Schriever celebrates Arbor Day at CDC
By Scott Prater, Schriever Sentinel
/ Published July 02, 2014
SCHRIEVER AIR FORCE BASE, Colo. -- As Antwaan Hines and Callie Hansen shoveled dirt over the roots of a flowering crab tree June 19, Colorado State Forest Service assistant district forester Andy Schlosberg, proclaimed Schriever Air Force Base a Tree City USA community.
On a calm, warm sunny morning, more than 100 children witnessed the event where Hines and Hansen, child development center students, assisted Col. Brian Barthel, 50th Mission Support Group commander, in planting the tree outside Schriever's CDC.
"Unlike most celebrations, today we gather to celebrate what is going to be, rather than what has already occurred," Schlosberg said. "This planting signifies Schriever's commitment to maintaining the trees in its community forest."
Measuring more than 12-feet high and five inches wide at its base, the flowering crab tree provides much needed shade to the lawn area on the south side of the CDC.
"Trees can reduce the erosion of our precious top soil by wind and water, cut heating and cooling cost, clean the air, produce oxygen and provide a habitat for wild life," Barthel said. "Trees are a renewable resource, giving us: paper, wood for homes, fuel for our fires and countless other products. They also beautify our base and provide a source of spiritual renewal."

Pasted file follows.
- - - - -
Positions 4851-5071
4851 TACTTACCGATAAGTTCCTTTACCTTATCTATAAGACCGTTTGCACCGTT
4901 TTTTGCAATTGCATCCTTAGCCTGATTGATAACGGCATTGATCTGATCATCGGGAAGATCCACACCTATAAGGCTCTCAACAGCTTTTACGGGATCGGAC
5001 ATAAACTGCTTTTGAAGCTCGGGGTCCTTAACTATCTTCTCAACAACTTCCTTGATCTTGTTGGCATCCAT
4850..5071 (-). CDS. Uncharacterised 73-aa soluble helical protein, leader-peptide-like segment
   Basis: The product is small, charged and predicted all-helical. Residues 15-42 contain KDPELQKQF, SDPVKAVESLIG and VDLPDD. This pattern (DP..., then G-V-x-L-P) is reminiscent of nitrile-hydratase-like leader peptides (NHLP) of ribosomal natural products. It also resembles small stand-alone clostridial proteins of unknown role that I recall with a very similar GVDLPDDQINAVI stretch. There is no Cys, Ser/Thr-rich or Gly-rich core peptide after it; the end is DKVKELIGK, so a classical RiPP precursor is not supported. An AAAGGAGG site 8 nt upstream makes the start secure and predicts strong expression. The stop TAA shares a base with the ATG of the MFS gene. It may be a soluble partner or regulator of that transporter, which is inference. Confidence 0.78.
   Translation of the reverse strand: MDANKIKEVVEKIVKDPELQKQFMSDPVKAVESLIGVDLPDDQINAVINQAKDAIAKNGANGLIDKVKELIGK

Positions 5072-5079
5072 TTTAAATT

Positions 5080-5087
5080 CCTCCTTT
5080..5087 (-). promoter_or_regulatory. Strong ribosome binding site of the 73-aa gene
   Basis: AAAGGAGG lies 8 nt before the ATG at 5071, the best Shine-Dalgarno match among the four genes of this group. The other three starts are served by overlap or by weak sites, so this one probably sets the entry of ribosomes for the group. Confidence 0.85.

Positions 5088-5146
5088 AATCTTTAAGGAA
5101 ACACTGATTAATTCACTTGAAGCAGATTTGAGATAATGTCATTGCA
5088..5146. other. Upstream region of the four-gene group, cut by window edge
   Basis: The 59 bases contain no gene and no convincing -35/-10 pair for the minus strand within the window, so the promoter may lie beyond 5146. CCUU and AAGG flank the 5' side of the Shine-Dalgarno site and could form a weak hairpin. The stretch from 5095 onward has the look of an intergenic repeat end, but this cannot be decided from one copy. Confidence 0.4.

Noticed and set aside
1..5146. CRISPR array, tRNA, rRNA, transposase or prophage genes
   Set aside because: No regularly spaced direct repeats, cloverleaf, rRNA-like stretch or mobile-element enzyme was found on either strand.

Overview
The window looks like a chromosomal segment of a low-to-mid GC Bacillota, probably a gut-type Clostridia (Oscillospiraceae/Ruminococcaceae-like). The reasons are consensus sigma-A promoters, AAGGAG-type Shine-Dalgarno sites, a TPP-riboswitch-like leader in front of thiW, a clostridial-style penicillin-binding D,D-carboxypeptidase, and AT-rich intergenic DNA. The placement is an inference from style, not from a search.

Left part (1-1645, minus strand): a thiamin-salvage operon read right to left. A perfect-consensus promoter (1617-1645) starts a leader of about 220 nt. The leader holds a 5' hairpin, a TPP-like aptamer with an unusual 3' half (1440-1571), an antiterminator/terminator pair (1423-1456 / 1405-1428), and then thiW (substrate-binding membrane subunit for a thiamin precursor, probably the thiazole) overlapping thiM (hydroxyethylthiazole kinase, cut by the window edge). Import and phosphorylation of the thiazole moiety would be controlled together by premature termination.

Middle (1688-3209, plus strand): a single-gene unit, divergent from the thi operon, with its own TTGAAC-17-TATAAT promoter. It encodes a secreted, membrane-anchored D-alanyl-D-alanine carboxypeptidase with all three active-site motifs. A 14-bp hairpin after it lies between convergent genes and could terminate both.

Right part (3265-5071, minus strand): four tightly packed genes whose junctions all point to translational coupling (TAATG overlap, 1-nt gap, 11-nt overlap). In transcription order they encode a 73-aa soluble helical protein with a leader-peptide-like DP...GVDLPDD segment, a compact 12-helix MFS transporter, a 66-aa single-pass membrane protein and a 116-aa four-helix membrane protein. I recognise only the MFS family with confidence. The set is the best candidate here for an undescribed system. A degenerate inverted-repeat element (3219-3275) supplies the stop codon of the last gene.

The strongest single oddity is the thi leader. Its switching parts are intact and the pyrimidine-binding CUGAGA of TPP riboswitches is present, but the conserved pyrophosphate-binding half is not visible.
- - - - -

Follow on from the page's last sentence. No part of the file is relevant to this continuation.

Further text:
Though Arbor Day is traditionally recognized during April, 50th Civil Engineer Squadron environmental flight chief, Andy Jenkins, scheduled the Arbor Day tree planting for June because weather is typically more pleasant at Schriever in the summer time.
"Today is a beautiful day, which has not always been the case in past years when we've planted in April," Jenkins said. "Ultimately, the children on base get the most out of the Arbor Day ceremony, so it's important that we have a nice day, where everyone can enjoy the experience."
Barthel, who accepted Schriever's 16th National Arbor Foundation Tree City USA award, explained that including children in the tree-planting effort and Arbor Day recognition is important for the community.
"We need to do this right and teach our children how to care for our Earth so they can carry the torch for the next generation," he said.
Following the ceremony, Jensen provided blue spruce and white pine saplings to CDC students for planting elsewhere.
"If every student goes home and plants a tree with their family members, we'll have another 150 trees growing in the Colorado Springs area," Barthel said. "I can't think of a better way to celebrate Arbor Day."